Wednesday, June 27, 2007

A Strawberry Cooler for the Summer

On our trip to Napa Valley last month, Karen enjoyed a wonderful pre-dinner cocktail at our visit to Redd. The drink, Strawberry Blonde, was very refreshing and a wonderful thirst quencher, perfect for a warm summer day. Karen was talking about the drink for days afterwards so I decided to see if I could get the formula for this cocktail. Guy, the general manager at Redd, was kind enough to share the recipe with us.

The recipe calls for 3 parts of strawberry-citrus infused vodka, 1/2 part lime juice, 1/2 part Velvet Falernum, and a splash of simple syrup. These ingredients are mixed together, topped with club soda, and served on the rocks in a highball glass. The drink is so smooth that you barely even notice the alcohol.

Of course, in order to make this cocktail, you need to have some strawberry-citrus infused vodka on hand. Since you'd be hard-pressed to find such a flavored vodka at the liquor store, you'll have to make it yourself. A few weeks ago, I picked up a magnum of Ketel One vodka which would serve as the base for the drink. We decided to simplify the recipe a bit by focusing on the strawberry component of the flavoring, so I brought home several pints of fresh berries. After washing and hulling the berries, I cut them in half, dropped them into a glass spigot jar, and poured in the entire bottle of Ketel One. I sealed the jar and placed it into the refrigerator to allow the flavor of the fruit to infuse into the alcohol.

After a surprisingly enjoyable but exhausting hour of trampolining, we decided that we needed a drink to cool off. We had only infused the vodka for a week, but we thought that we'd give our homemade concoction a try. The cocktail really hit the spot. It was very clean and refreshing, and went down far too easily for a drink with that much alcohol in it. The flavor of the vodka was good, though we both thought that another week of infusion with a fresh batch of berries should up the flavor to the desired level. Nevertheless, the cocktail was excellent, good enough for us go back for a second drink. We are looking forward to enjoying the summer with our new cocktail.

Sunday, June 24, 2007

Garlic Crab Noodles

A while back, Karen and I went out with a few of our friends to celebrate the beginning of the dungeness crab season, which starts in mid-November and runs well into the new year in this area. We chose to have dinner at PPQ Dungeness Island (2332 Clement Street; 415-386-8266), which specializes in this crustacean delicacy. The restaurant features several different preparations of crab, including roasted, drunken, and curry versions. As tasty as the crab is, a necessary component of the meal has to be a big plate of garlic noodles. The version served at PPQ Dungeness Island is very savory and pairs wonderfully with the sweet and delicate crab meat. Karen just loved these noodles and ate so much at that dinner the she coined a new phrase, garlic noodles full, to describe her state of being afterwards.

Last night, I decided to surprise her with a little treat by making her a crab dinner which included, of course, a large plate of garlic noodles. I thought that it would be an interesting twist simply to add the crab directly to the noodles to create a plate of garlic crab noodles. Yesterday afternoon, I dropped by Costco to pick up some Phillips jumbo lump crab, but they apparently were completely out of stock. Luckily, their Seafood Roadshow was taking place at the store this weekend, so I was able to obtain several nice looking king crab legs.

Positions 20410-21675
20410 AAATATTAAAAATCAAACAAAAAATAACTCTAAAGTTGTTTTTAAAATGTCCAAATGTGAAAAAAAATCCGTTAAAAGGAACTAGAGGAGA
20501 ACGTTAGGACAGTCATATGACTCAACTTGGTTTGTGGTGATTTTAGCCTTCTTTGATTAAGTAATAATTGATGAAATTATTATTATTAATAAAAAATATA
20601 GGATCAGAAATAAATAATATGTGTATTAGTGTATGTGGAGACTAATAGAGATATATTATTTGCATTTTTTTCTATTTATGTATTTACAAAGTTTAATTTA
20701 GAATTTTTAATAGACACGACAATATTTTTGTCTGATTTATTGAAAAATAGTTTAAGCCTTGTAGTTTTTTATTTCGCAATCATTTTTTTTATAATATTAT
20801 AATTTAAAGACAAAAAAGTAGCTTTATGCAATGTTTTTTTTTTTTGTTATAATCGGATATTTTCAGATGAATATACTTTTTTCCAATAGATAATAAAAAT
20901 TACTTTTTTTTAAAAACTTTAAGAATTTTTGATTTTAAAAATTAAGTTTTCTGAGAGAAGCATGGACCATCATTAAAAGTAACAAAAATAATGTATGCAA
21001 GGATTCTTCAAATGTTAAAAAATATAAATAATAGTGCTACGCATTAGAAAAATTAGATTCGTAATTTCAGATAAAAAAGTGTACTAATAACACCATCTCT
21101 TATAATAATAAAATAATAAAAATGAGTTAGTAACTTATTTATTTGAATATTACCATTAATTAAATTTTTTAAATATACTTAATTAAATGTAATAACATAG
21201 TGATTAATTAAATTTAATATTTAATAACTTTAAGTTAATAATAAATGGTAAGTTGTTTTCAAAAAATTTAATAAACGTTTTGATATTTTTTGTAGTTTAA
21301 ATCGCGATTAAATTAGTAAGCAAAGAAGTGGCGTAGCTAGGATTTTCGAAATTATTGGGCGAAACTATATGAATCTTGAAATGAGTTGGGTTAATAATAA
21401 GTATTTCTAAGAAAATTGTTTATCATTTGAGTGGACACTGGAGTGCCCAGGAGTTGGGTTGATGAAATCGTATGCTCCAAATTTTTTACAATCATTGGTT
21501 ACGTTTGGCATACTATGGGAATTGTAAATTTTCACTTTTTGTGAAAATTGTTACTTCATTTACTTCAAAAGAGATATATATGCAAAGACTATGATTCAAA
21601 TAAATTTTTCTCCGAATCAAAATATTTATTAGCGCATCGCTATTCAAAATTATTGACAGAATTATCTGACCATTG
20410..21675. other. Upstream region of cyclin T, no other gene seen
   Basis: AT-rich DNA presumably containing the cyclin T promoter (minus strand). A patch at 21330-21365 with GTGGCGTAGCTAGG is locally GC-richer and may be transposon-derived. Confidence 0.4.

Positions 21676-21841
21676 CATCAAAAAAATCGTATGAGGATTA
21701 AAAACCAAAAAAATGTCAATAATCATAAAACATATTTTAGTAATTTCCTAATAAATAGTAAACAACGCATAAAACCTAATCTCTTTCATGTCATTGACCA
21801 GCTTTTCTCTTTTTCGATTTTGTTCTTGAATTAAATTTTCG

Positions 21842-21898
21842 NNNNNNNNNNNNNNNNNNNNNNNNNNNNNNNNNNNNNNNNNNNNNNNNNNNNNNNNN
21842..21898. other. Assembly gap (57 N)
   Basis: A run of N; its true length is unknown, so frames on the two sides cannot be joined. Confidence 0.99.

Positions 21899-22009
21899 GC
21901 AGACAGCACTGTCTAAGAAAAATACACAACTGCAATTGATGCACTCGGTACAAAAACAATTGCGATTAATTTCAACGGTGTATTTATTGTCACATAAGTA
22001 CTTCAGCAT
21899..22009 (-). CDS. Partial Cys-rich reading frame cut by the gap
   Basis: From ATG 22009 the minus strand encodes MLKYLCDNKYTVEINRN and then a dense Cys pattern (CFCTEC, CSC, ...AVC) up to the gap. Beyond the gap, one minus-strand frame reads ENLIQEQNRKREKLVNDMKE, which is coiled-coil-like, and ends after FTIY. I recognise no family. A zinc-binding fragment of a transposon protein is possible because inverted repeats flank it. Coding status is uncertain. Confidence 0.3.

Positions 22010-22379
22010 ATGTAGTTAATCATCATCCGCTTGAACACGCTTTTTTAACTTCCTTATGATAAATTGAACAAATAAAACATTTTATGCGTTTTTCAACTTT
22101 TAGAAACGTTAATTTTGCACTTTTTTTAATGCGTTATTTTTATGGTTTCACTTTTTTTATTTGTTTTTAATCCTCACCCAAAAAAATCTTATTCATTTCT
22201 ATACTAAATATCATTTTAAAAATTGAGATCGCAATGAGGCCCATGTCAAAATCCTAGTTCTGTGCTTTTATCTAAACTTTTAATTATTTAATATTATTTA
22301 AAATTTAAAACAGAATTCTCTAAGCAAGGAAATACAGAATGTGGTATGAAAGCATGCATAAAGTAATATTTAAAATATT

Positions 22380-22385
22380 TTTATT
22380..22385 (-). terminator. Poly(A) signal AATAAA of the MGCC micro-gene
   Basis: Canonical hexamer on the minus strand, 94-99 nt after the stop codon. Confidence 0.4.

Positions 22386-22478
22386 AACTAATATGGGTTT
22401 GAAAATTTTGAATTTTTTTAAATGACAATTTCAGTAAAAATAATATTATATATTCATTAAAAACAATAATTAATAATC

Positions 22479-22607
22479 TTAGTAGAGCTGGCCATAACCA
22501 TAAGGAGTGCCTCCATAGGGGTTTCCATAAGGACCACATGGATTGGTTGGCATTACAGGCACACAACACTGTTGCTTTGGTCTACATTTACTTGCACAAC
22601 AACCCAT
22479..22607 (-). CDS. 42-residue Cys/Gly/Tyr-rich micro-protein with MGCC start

When I got home, I took half of the crab legs, cracked them, and removed the meat from the shell. (Helpful hint: A pair of kitchen shears come in quite handy for this task.) I would use this crab meat for the noodles. For the remaining legs, I would prepare them using the Alton Brown recommended cooking method and served them alongside the noodles. On my way home from Costco, I had picked up some fresh egg noodles from 99 Ranch Market. I prepped the noodles by quickly dunking them in boiling water, rinsing them with cold water (both to stop the cooking and to remove the excess starch), and draining them in a colander. Now I was ready to made the garlic crab noodles.

I set up my wok on medium-low heat and melted a generous amount of sweet butter. After the butter had melted, I threw in about six cloves of minced garlic and cooked them until they were just about to turn brown, about 3-4 minutes. Next I threw in the drained egg noodles and jacked up the heat to medium-high. Quickly stirring the noodles to mix in the garlic and butter, I poured in about a 1/4 cup of oyster sauce, and a small amount of granulated sugar which I mixed in with a bit of nước mắm, a Vietnamese fish sauce. I stir-fried the noodles for several minutes until they were thoroughly heated through before the final step of mixing in the king crab. Since the crab was already cooked, I didn't want to toughen the meat by overcooking, so I was careful to take the wok off the heat as soon as it got up to temperature. Here were the results:

Karen and I both really liked the noodles, but the next time that I make the dish, I think that I'll make a few tweaks. First, I'll add in some more garlic. I was afraid that I would overpower the crab so I held back a little, but I think that the dish can handle some additional cloves of garlic. Also, I might use an extra-virgin olive oil and butter mixture instead of straight butter to give the flavor a little more depth, though I'm not sure how the taste of the oil will mix with Asian flavors of the oyster and fish sauces. I also wonder if it would be good to add a few flakes of dried chiles to add a little kick to the dish. I guess that we'll all know the next time that I make garlic crab noodles.